Do you think your taxes are too high or too low? Though I expect that well over 90 percent of you are thinking “too high,” many in the media and political class keep telling us taxes are too low.
The left-leaning intelligentsia, in their arrogant smugness, claim we just don’t know what is good for us. Yet, they are the ones who ignore the empirical evidence and are unable to distinguish between variables and constants. As a prime example, a May 7 editorial in The Washington Post, advocating higher tax rates on the rich, states: “Economics cannot predict how high taxes can be raised before they reach counterproductive levels.”
The editorial then says an increase of “taxes on the top 1 percent by 5 percentage points would raise $85 billion annually or perhaps a bit less if it spurred some extra tax evasion.” The fact The Post’s editorial writers did not seem to realize the contradiction in these two statements in the same paragraph is disturbing for several obvious reasons.
First, there is a great deal of empirical evidence about the effect of tax rates on tax revenues over various periods, so we know the editorial writers at The Post are unfamiliar with or choose to ignore a substantial body of economic literature. They also seem unaware that the amount of income earned and reported by the top 1 percent of the taxpayers is a variable and not a constant and is very much a function of tax rates.
The leftist media and political class have often demonstrated their impaired reasoning abilities and gaps in knowledge. They believe tax rates should be higher because the government needs more revenue. However, the evidence shows that in most nations the government is larger than it should be to maximize long-run economic growth and welfare — which means most people would be both richer and freer if government were smaller.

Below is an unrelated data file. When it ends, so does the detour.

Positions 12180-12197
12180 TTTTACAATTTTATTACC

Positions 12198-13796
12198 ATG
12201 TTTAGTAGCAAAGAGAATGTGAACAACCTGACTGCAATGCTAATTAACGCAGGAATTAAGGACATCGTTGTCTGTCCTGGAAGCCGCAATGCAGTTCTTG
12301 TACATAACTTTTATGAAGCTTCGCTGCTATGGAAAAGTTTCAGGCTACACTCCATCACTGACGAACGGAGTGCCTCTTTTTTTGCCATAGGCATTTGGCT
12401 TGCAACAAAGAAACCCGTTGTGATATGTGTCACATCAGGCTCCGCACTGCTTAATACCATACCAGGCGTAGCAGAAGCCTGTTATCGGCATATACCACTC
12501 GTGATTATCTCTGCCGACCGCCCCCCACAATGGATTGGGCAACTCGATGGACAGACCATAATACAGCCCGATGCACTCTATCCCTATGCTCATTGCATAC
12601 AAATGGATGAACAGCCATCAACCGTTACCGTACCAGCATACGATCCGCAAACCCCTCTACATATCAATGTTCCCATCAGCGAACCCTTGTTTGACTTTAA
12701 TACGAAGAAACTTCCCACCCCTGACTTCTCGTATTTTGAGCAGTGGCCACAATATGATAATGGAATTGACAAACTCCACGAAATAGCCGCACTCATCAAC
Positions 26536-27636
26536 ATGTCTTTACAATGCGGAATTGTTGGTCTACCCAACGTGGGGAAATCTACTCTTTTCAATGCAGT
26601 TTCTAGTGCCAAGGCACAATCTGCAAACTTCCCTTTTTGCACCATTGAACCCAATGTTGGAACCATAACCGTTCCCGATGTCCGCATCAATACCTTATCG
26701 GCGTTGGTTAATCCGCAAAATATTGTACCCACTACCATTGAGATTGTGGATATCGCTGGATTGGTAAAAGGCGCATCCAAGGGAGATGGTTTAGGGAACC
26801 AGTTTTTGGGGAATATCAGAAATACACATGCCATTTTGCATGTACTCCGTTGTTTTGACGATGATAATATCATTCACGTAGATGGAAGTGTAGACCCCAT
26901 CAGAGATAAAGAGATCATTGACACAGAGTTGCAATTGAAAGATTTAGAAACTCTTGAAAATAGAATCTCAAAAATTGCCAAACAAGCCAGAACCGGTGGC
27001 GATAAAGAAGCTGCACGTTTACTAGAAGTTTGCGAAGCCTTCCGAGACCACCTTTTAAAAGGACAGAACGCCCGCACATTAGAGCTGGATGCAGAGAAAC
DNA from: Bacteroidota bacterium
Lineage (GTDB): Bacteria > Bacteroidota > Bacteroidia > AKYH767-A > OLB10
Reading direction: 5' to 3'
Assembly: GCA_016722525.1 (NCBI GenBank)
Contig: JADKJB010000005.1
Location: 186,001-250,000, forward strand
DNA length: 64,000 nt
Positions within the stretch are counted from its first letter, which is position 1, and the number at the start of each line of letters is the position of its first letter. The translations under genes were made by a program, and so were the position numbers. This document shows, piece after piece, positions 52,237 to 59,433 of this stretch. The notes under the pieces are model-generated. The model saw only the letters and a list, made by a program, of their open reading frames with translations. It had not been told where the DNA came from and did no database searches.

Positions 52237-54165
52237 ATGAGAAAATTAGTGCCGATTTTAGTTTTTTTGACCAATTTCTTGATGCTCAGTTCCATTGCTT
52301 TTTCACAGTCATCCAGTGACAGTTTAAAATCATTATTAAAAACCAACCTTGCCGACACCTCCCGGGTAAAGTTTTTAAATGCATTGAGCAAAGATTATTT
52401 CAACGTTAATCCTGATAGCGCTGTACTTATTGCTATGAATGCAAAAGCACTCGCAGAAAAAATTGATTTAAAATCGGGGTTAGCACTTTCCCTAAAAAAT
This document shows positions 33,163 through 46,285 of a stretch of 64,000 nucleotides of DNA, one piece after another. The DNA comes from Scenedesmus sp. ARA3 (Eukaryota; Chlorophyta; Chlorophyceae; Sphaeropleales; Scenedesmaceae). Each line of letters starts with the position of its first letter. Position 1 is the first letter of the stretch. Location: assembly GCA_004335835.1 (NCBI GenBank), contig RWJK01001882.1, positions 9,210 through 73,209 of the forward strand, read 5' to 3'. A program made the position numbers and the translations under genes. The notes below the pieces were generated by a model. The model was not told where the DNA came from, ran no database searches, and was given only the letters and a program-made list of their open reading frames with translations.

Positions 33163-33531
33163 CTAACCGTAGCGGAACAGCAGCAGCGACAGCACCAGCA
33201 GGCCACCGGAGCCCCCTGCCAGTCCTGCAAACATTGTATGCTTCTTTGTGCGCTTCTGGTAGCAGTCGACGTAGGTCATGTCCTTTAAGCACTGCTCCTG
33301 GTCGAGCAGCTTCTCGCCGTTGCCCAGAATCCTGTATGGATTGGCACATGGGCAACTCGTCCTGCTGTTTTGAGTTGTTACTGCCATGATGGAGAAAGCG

Those on the left also think corporate tax rates are too low while most of them would not be able to name the actual rate (which is 39.3 percent in the U.S., federal plus average state tax rate — in 2006 according to the Tax Foundation). Further, none of the leftist media and political class note that a corporation is merely a legal form of business; and the corporate tax is paid by workers through lower wages and benefits, customers in terms of higher prices and by the investors (often pension and retirement funds) in terms of lower returns.
Among the developed economies, Japan and the U.S. have the highest corporate tax rates, while Ireland has the lowest at 12 percent. Clearly, given a choice with everything being equal except the corporate tax rate, a stockholder or a worker in a company with markets and production facilities in many countries would prefer Ireland as the company’s corporate home rather than the U.S.
The left has a notable ability to ignore the fact that low-tax-rate states tend to create more jobs and grow more rapidly than high-tax-rate states. We see this throughout the world, but one of the greatest laboratories of the benefits of tax competition is that between the 50 U.S. states.
More than a half-century ago, when New York was relatively much richer than most of the other states, it adopted the high-tax, big government model. Florida adopted a lower tax, limited government model. The result, Florida went from having about one-fifth the population of New York in 1950 to having a population that will exceed New York’s in the next couple of years — people voting with their feet. Florida has steadily increased its relative per capita income, while improving government services at a fraction of the per capita cost in New York.(By 2004, New Yorkers had incurred a per capita state debt of $4,964 versus $1,334 for the Floridians.)
Why is it that states without a personal income tax, like Florida, Texas and New Hampshire, can fund government services perfectly well and gain ground against their high tax competitors? The answer seems to be too taxing for the left.
Richard W. Rahn is director general of the Center for Global Economic Growth, a project of the FreedomWorks Foundation.